Eye of the Beholder

2366140013_fbb536da3a_mSeven out of ten.  That is what I would give you.  That was how I was rated based on my looks by a close friend.  My attractiveness quantified in a lonely number.  The scale ranged from one to ten – one having a face that would grace Elm Street while ten could launch a thousand ships.  I was initially shocked at my rating but then it quickly evolved into curiosity.  How did I get a seven out of ten?  Who determines this numerical ranking?  And more importantly, is there an appeal system?

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At first glance, seven is a pretty good score.  If the average is five, then a seven is above average right?  If you think so then here’s something to think about, when you received a 70% on a test, did you jump up and down, wave your hands in the air, shout at the top of your lungs to how happy you were?  Maybe, if you were a failing student. However, most average people would be disappointed.  I remember a 70% as being the lowest D you could get without failing.  A 70% to me is like being the second to last kid to be picked on a team.  You are not the last but being the closest runner up is not very comforting either.

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Whenever something is quantified, in this case, beauty, it implies degrees, pluses or minuses if you will.  If you are rated as a one, you are considered ugly.  Interestingly, even the word ugly is ugly.  A score of one means all the minuses are stacked against you.  On the flip side, coveting a ten would be like winning € yea you guessed it, a beauty pageant.  To calculate your rating, you add the pluses and subtract the minuses.  In theory, the end tally determines your attractiveness – a high score gets you roses and a gleaming crown, while a low one leaves you with a paper bag and a broken mirror as parting gifts.

But what gets under my skin is how subjective judging beauty can be.

What is attractive to one may be repulsive to another.  How can this be?  I believe we find beauty in others what we feel are lacking in ourselves and vice versa for what we consider as ugly.  If others lack the qualities we possess, we, in return, deem them as unattractive.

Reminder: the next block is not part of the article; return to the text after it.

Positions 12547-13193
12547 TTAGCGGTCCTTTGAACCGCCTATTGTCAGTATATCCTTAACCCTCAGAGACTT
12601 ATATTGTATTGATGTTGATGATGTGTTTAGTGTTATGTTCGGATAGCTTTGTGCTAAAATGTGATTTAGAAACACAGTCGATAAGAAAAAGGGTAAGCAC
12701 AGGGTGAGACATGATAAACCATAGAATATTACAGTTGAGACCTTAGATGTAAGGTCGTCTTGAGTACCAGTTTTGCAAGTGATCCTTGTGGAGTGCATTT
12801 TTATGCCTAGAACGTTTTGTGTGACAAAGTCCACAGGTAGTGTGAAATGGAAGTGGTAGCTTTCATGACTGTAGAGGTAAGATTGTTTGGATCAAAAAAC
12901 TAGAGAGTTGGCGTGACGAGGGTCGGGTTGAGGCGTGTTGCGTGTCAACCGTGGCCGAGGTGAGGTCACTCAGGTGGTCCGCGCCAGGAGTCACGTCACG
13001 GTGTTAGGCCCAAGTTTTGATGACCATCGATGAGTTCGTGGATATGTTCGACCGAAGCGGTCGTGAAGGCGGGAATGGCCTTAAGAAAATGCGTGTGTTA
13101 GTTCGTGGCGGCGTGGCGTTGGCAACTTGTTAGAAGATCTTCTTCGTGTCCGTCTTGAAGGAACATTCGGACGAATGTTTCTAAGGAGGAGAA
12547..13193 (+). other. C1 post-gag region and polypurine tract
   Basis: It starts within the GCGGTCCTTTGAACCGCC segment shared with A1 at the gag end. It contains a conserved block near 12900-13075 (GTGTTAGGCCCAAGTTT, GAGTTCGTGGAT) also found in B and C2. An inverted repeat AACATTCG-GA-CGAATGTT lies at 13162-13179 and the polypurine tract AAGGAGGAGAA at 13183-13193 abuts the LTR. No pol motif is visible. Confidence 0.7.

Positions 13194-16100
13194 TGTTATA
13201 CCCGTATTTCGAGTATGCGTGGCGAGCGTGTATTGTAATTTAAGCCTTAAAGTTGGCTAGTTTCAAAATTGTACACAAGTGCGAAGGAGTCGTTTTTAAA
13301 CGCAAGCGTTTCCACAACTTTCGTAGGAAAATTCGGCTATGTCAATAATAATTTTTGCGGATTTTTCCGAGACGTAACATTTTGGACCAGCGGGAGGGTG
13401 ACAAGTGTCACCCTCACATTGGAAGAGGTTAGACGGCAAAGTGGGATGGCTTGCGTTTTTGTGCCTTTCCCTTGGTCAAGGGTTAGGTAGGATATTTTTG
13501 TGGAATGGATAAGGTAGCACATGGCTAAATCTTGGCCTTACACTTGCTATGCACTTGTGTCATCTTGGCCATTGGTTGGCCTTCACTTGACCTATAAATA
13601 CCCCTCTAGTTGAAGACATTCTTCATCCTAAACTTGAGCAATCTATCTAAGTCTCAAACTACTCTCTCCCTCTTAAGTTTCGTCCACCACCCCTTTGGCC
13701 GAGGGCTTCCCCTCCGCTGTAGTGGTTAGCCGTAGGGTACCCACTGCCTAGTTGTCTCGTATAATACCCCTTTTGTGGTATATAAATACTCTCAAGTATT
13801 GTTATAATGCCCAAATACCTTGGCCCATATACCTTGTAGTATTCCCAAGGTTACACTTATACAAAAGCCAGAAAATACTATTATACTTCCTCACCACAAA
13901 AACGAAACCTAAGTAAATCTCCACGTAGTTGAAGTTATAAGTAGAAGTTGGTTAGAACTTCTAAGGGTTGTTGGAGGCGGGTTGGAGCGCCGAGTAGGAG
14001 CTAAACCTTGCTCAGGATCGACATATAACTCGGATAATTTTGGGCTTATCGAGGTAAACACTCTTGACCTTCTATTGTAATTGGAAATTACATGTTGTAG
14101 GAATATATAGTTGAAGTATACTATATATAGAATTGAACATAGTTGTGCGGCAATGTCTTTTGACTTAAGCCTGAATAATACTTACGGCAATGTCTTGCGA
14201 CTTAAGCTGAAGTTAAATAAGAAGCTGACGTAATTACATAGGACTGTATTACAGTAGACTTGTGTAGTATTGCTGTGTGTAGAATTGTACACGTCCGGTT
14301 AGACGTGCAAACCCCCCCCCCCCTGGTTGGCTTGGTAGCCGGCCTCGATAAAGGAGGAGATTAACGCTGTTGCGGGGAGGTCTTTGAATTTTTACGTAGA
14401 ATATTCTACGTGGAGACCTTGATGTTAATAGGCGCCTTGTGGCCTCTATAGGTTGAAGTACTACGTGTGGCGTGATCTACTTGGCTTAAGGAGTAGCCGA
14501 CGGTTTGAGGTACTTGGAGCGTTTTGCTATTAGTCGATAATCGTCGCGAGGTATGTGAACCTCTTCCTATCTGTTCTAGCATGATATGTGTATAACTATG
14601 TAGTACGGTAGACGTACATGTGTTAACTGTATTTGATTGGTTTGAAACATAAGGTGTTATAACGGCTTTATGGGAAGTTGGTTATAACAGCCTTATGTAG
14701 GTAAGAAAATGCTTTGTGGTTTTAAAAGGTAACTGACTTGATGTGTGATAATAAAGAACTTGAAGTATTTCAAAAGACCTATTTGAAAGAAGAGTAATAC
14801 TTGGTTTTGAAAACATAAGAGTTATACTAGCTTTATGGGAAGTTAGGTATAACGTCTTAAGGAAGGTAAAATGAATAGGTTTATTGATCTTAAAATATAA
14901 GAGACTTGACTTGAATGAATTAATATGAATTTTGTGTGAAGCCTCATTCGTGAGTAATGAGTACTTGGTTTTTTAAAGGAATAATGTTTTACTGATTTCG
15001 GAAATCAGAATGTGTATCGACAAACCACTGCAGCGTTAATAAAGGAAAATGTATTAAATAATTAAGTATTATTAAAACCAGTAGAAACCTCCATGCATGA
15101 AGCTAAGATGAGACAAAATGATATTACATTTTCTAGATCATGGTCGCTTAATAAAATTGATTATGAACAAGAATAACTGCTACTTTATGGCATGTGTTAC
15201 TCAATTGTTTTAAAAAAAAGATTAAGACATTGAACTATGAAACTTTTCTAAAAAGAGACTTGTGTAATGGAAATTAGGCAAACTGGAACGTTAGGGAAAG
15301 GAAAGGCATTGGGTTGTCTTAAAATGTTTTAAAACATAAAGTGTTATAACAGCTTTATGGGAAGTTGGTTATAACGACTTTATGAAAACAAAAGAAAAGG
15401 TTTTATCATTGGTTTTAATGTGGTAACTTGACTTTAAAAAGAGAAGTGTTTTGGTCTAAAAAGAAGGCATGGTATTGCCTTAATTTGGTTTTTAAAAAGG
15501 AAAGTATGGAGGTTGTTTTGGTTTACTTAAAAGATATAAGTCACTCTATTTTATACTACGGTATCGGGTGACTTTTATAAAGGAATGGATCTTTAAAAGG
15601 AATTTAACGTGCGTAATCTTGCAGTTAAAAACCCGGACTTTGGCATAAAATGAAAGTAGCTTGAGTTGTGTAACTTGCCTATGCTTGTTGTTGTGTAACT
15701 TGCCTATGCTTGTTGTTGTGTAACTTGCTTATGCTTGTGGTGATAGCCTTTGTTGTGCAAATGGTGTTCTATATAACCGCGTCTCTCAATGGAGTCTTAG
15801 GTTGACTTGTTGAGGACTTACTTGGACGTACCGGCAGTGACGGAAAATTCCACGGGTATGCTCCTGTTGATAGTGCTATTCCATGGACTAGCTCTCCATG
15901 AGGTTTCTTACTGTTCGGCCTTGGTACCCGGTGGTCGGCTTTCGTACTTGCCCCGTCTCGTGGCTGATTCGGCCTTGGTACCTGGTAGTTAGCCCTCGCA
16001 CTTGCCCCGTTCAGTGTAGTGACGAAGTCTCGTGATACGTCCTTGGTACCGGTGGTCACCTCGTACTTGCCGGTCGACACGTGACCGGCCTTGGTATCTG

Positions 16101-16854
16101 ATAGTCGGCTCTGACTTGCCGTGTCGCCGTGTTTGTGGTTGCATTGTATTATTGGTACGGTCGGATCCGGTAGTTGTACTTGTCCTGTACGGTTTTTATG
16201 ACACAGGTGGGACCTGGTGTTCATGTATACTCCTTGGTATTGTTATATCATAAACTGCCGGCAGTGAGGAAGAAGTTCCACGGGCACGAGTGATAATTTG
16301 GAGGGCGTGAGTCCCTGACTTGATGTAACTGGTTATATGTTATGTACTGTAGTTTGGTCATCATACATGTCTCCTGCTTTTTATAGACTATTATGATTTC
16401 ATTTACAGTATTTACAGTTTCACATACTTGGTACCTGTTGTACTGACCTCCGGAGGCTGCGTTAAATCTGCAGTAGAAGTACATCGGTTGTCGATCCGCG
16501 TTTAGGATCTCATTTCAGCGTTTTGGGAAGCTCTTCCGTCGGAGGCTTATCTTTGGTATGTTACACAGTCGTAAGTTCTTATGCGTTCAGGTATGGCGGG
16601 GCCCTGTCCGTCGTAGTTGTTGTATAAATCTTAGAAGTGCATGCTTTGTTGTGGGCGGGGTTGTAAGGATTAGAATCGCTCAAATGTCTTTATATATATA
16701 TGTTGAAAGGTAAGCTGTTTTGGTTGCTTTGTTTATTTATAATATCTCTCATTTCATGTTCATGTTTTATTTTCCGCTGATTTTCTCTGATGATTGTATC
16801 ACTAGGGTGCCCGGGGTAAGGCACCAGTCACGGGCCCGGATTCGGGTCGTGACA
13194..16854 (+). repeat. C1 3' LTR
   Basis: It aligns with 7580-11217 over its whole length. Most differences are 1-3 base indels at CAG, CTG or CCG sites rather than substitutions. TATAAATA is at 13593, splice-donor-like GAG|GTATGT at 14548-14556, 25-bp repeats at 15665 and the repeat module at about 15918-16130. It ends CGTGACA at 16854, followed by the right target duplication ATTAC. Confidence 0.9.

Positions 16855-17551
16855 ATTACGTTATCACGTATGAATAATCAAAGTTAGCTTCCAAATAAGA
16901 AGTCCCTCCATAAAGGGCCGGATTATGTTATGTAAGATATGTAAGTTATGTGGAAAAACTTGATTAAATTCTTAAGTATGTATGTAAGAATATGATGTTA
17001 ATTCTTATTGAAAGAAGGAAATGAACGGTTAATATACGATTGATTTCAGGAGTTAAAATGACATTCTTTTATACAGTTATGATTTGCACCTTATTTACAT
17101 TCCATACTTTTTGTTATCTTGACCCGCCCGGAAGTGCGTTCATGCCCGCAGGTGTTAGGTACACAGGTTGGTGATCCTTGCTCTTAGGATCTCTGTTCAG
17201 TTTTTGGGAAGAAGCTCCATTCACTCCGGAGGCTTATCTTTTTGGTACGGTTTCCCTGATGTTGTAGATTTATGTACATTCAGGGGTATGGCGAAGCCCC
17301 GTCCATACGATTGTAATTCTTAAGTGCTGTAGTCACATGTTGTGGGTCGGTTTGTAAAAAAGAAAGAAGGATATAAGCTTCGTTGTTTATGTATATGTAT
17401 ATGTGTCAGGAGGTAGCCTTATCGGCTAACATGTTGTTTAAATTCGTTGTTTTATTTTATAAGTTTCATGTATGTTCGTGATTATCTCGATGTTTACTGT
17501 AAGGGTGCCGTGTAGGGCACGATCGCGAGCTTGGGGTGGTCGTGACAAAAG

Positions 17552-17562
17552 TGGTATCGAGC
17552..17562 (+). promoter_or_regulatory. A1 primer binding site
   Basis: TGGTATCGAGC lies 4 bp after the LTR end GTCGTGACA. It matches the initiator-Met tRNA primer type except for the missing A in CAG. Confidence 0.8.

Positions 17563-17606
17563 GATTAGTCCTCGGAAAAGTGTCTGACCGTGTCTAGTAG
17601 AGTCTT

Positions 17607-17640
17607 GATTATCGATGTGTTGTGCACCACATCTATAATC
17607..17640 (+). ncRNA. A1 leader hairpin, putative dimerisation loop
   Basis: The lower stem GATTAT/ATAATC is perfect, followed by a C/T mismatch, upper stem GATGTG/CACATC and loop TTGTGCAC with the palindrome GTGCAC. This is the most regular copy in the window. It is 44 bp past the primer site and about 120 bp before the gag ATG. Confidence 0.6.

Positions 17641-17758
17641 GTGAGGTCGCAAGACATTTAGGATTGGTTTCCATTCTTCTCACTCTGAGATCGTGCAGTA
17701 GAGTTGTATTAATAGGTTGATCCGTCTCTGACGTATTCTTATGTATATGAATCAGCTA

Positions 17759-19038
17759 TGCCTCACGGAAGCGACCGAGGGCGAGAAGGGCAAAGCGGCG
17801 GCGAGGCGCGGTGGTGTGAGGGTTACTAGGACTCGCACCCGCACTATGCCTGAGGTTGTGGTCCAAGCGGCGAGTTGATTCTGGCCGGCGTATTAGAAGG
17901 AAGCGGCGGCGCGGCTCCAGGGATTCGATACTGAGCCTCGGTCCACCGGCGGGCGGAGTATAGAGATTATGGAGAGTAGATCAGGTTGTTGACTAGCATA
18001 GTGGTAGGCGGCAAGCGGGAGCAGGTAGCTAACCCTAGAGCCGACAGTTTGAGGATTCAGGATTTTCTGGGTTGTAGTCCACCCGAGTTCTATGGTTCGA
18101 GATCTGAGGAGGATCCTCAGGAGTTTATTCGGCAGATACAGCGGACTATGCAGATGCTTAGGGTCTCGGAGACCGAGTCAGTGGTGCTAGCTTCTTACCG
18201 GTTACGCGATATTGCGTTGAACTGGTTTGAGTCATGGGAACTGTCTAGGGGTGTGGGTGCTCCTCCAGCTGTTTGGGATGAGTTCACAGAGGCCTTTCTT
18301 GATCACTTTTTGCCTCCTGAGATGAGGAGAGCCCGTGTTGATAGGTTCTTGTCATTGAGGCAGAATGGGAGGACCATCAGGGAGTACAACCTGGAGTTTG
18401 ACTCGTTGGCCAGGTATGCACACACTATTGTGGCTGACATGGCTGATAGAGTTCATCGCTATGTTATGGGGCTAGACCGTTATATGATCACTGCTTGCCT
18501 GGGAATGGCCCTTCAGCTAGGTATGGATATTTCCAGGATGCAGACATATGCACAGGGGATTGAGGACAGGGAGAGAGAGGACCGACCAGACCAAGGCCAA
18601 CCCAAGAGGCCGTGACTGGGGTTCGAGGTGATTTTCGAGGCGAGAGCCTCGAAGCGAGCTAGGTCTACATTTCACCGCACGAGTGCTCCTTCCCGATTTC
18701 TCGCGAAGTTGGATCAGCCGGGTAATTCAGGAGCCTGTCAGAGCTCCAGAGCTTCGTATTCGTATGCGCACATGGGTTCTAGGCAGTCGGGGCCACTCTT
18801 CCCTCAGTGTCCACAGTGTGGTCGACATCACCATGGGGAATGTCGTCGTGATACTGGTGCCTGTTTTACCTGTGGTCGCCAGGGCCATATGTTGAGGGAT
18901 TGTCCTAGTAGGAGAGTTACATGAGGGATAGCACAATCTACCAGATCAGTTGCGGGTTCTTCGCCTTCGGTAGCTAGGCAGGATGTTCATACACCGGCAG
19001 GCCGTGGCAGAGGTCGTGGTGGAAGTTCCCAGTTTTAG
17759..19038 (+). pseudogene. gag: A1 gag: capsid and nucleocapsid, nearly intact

The perfect body, chiseled facial features, thick luscious hair, and luminous teeth are all qualities traditionally associated with beauty.  If we are missing these features but see them on others, we instantly comment on how beautiful those features are.  It is what I call the I wish I had syndrome.  I wish I had your hair it is so voluminous and shiny.  I wish I had your body it is so tone and fit.

The things we demote as ugly fall under the At least I don’t have category.  At least I don’t have bad teeth because bad teeth are ugly.  At least I don’t have bad skin it makes you look unattractive.

What complicate the beauty equation are the differing views from different countries.  The standards are vastly different, as are the inhabitants.  More often than not, an agrarian society tends to adopt a utilitarian concept of beauty.  Sure, Olga is blond, thin and pretty but can she give birth to five children and make goulash?  Yes, Minh is tall and thin, but what happens when the ox is sick, can he pull the plow?

Beauty is definitely a cultural aesthetic.  In African cultures, wives are sent away to fatten up before they are married while indigenous, South American Indians insert large disks inside their lips to stretch them.  Due to an emperor’s extreme foot fetish, Chinese women voluntarily bound their feet.  All this for the sake of beauty with each group adhering closely to the standard set by their cultures.  It is not until a stranger tells them that fat is ugly, disfigured lips are repulsive or that misshapen feet are unappealing do they began to question their culture’s definition of beauty.

Growing up, I was a happy go-lucky kid who liked to smile and laugh.  Never one to shy away from conversation, I love to talk and make new friends.  I was a normal looking kid except for one teeny-weeny flaw: my teeth were discolored and crooked.

My teeth were overcrowded – I had more teeth than mouth.  My canines, embedded higher than my other teeth, protruded forward leaving me with a vampiric smile.  Meanwhile, ruff housing and bumping into the edges of tables and walls successfully knocked several upper and lower front teeth out of alignment.  My teeth resembled the disjointed keys on a broken down piano.